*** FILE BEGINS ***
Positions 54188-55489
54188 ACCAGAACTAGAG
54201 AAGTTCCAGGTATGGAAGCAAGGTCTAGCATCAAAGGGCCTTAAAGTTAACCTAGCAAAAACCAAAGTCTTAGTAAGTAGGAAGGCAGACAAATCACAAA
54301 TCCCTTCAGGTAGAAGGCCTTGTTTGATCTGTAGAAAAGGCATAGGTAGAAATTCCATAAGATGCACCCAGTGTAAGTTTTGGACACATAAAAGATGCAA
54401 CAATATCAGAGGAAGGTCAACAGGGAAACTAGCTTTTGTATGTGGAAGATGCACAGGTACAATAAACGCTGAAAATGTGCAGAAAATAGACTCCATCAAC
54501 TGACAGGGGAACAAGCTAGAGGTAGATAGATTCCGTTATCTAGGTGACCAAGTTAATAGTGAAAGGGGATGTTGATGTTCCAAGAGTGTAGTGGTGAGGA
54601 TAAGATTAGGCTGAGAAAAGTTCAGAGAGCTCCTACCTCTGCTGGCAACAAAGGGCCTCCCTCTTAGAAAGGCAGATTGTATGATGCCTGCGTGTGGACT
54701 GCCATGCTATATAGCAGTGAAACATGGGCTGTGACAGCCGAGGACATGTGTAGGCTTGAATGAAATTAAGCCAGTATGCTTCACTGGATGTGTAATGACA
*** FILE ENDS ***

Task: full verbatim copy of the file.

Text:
Positions 54188-55489
54188 ACCAGAACTAGAG
54201 AAGTTCCAGGTATGGAAGCAAGGTCTAGCATCAAAGGGCCTTAAAGTTAACCTAGCAAAAACCAAAGTCTTAGTAAGTAGGAAGGCAGACAAATCACAAA
54301 TCCCTTCAGGTAGAAGGCCTTGTTTGATCTGTAGAAAAGGCATAGGTAGAAATTCCATAAGATGCACCCAGTGTAAGTTTTGGACACATAAAAGATGCAA
54401 CAATATCAGAGGAAGGTCAACAGGGAAACTAGCTTTTGTATGTGGAAGATGCACAGGTACAATAAACGCTGAAAATGTGCAGAAAATAGACTCCATCAAC
54501 TGACAGGGGAACAAGCTAGAGGTAGATAGATTCCGTTATCTAGGTGACCAAGTTAATAGTGAAAGGGGATGTTGATGTTCCAAGAGTGTAGTGGTGAGGA
54601 TAAGATTAGGCTGAGAAAAGTTCAGAGAGCTCCTACCTCTGCTGGCAACAAAGGGCCTCCCTCTTAGAAAGGCAGATTGTATGATGCCTGCGTGTGGACT
54701 GCCATGCTATATAGCAGTGAAACATGGGCTGTGACAGCCGAGGACATGTGTAGGCTTGAATGAAATTAAGCCAGTATGCTTCACTGGATGTGTAATGACA